Study links low oxytocin levels to symptoms of polycystic ovary syndrome

NewsGuard 100/100 Score

In a recent systematic review published in Current Issues in Molecular Biology, researchers from Portugal examined and discussed the role of oxytocin (OT) in polycystic ovary syndrome (PCOS), its association with PCOS symptoms, and the effect of OT administration.

They found that PCOS is associated with reduced serum OT levels, and alterations in OT levels are linked to fertility issues and body weight, suggesting a potential role of OT dysfunction in the development of PCOS.

Study: The Role of Oxytocin in Polycystic Ovary Syndrome: A Systematic Review. Image Credit: MMD Creative/Shutterstock.comStudy: The Role of Oxytocin in Polycystic Ovary Syndrome: A Systematic Review. Image Credit: MMD Creative/Shutterstock.com

Background

PCOS is a complex and prevalent endocrine disorder in women of reproductive age that affects their quality of life. It is characterized by polycystic ovaries, androgen excess, and ovulatory dysfunction, often leading to infertility and various metabolic, reproductive, and psychological issues.

PCOS is linked to high levels of androgen and abnormal LH/FSH (luteinizing hormone/ follicle-stimulating hormone) ratios, contributing to anovulatory infertility and increased risks during pregnancy.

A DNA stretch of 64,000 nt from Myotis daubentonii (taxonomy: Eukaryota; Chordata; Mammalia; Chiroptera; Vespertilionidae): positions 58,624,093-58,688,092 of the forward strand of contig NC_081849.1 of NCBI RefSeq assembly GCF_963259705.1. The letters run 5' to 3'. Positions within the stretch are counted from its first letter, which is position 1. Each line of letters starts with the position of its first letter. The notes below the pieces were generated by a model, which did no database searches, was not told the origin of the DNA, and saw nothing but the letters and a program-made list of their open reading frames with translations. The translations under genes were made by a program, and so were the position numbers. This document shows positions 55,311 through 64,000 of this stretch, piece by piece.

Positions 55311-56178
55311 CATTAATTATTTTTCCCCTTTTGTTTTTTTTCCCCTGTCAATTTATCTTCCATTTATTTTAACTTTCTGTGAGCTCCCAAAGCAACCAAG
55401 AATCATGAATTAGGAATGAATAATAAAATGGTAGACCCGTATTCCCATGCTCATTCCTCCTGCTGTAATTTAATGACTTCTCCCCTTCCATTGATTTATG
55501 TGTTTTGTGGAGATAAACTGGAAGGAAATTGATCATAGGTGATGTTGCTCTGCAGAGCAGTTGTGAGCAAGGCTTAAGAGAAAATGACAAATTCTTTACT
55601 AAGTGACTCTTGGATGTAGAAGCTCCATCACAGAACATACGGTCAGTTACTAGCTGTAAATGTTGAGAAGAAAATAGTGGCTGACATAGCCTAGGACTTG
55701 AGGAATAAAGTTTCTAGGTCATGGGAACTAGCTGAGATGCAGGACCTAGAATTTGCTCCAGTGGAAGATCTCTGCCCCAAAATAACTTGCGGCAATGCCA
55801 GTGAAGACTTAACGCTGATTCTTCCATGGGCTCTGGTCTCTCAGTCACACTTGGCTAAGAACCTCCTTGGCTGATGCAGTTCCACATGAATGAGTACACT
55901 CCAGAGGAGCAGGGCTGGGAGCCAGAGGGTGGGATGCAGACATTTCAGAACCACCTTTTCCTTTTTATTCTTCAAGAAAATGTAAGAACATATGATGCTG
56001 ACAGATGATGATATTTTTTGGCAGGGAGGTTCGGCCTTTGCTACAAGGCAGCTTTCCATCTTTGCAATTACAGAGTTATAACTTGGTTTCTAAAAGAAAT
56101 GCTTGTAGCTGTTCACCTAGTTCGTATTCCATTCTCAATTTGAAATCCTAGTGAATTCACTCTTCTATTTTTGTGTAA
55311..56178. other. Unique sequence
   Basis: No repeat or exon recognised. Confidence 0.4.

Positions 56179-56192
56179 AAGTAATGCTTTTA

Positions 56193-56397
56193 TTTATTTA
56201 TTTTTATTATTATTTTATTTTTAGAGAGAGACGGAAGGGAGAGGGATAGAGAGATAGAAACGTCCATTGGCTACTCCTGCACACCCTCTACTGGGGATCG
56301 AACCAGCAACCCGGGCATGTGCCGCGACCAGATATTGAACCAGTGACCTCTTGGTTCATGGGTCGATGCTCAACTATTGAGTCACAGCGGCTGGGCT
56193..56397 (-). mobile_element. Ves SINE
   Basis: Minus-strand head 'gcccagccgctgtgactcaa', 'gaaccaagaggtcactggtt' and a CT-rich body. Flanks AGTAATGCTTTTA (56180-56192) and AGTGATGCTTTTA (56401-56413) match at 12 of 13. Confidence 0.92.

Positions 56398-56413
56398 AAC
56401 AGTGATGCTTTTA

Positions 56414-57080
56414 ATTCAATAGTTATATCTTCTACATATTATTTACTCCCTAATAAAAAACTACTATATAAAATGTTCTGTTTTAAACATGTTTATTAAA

Biochemically, OT is a nine-amino acid-long peptide involved in cognitive, emotional, and reproductive functions. While it is generated in the hypothalamus and secreted by the posterior pituitary gland, OT receptors (OXTR) are found in various body parts, including the ovaries and prostate gland.

OT is vital for various reproductive and behavioral functions in humans, including pregnancy, parturition, breastfeeding, bonding, prosocial behavior, decision-making, physical activity, and orgasm.

Previous studies suggest that OT levels are lower in women with PCOS, potentially impacting mood and weight. Animal studies indicate OT deficiency can potentially lead to obesity, and OT administration may reduce weight and enhance muscle tone.

Despite these findings, the exact role of OT in PCOS remains unclear. In the present systematic review, researchers aimed to clarify OT's role in PCOS by examining all the relevant animal and human studies.

Specifically, it focused on (i) identifying potential alterations in basal plasma OT levels in PCOS, (ii) understanding how changes in OT levels might relate to PCOS symptoms, and (iii) investigating the effects of OT administration on PCOS.

About the study

Databases, including PubMed, Scopus, and Web of Science, were thoroughly searched to identify relevant studies. The review involved eight studies, including experimental studies, randomized clinical trials, clinical pilot studies, case-control studies, and population genetics studies.